Although many pregnant women never experience food cravings, you might be having these cravings as early as the first month. It's okay to give in to them once in a while, but watch your diet. You should be consuming a healthy mix of food groups to maintain a balanced diet for your health and the normal development of your child. If you are craving non-food substances (starch, clay, ice, plaster, paint, hair or gravel), contact your doctor. You could have a condition called "pica," which signals that your body has a mineral deficiency. Your doctor can prescribe supplements to combat this problem
Your focus should be on nutrition rather than weight. You're not really eating for two, but be sure to make everything you eat count. You will only need about 300-500 calories extra a day while you are pregnant. Eat a variety of fruits and vegetables and protein. Stay away from junk foods or foods with no nutritional value.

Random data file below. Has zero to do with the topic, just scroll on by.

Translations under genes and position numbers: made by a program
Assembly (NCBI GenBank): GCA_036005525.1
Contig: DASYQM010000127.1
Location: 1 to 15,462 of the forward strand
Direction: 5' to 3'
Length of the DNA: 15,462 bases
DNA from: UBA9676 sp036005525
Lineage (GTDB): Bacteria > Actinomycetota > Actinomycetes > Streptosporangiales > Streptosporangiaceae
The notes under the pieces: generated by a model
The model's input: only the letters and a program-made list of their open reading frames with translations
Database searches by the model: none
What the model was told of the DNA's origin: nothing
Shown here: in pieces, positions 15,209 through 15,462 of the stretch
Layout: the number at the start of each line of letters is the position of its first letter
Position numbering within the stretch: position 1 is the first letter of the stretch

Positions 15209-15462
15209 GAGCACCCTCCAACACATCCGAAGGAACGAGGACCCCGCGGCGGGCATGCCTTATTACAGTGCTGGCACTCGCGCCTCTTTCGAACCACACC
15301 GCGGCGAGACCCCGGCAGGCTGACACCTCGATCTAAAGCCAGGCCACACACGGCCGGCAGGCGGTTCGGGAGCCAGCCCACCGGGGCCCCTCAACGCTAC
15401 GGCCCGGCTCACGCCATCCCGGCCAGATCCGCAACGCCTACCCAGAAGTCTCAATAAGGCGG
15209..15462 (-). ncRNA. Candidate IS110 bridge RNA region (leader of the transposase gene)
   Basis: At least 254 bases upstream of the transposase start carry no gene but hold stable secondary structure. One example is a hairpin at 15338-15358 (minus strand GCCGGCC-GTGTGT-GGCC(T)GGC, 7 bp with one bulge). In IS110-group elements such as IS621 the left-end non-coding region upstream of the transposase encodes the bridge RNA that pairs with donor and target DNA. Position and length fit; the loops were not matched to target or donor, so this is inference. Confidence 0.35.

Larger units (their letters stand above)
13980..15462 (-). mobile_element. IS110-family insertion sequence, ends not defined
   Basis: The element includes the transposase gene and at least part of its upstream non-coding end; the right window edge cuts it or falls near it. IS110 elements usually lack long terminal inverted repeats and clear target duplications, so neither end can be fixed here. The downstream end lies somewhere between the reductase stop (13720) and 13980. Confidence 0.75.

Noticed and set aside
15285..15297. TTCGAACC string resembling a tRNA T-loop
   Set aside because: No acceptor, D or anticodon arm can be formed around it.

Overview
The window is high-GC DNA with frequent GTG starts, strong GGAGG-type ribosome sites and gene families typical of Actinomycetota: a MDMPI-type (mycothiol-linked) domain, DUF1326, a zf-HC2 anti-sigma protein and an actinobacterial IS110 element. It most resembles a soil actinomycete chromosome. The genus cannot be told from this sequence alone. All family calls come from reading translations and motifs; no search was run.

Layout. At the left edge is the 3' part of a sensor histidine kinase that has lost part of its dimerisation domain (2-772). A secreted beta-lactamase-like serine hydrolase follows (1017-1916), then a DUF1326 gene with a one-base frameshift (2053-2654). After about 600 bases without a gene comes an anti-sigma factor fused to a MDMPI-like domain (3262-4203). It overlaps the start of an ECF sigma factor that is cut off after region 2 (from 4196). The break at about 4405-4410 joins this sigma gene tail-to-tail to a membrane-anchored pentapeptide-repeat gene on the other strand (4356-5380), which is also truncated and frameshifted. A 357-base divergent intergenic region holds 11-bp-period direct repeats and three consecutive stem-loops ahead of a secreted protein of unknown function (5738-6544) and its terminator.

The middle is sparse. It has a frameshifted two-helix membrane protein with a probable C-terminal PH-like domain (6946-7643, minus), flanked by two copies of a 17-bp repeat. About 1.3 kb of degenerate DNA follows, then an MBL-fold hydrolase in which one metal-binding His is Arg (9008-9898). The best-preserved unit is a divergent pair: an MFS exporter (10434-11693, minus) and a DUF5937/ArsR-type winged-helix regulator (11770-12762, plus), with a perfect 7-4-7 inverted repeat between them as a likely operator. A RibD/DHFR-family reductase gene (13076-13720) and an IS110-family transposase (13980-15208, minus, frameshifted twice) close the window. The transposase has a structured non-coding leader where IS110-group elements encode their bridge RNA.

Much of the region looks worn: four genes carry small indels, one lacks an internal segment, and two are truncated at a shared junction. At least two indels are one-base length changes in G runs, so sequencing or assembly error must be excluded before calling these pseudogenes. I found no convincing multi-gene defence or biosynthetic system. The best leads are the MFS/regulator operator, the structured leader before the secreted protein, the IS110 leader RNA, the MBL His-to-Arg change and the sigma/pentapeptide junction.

You may feel hungrier than normal.
If your nausea and vomiting have stopped, you may be experiencing a return of your appetite by the end of this month. Some women find that they get hungry more often when they are pregnant than they used to. Eat a mini-meal or snack of some nutritious food if you're feeling hungry. You don't want to gain too much weight too soon
The most important thing to remember is that a healthy diet is more important than what you gain. Some women will gain more, as in the case of women who were underweight to begin with, and those carrying multiple babies. Others will gain less. Pregnancy is not the time to go on a reducing diet. Even if you are overweight, reducing can actually harm the baby by burning your maternal fat stores. This can release toxins stored in your fat that are harmful to the baby.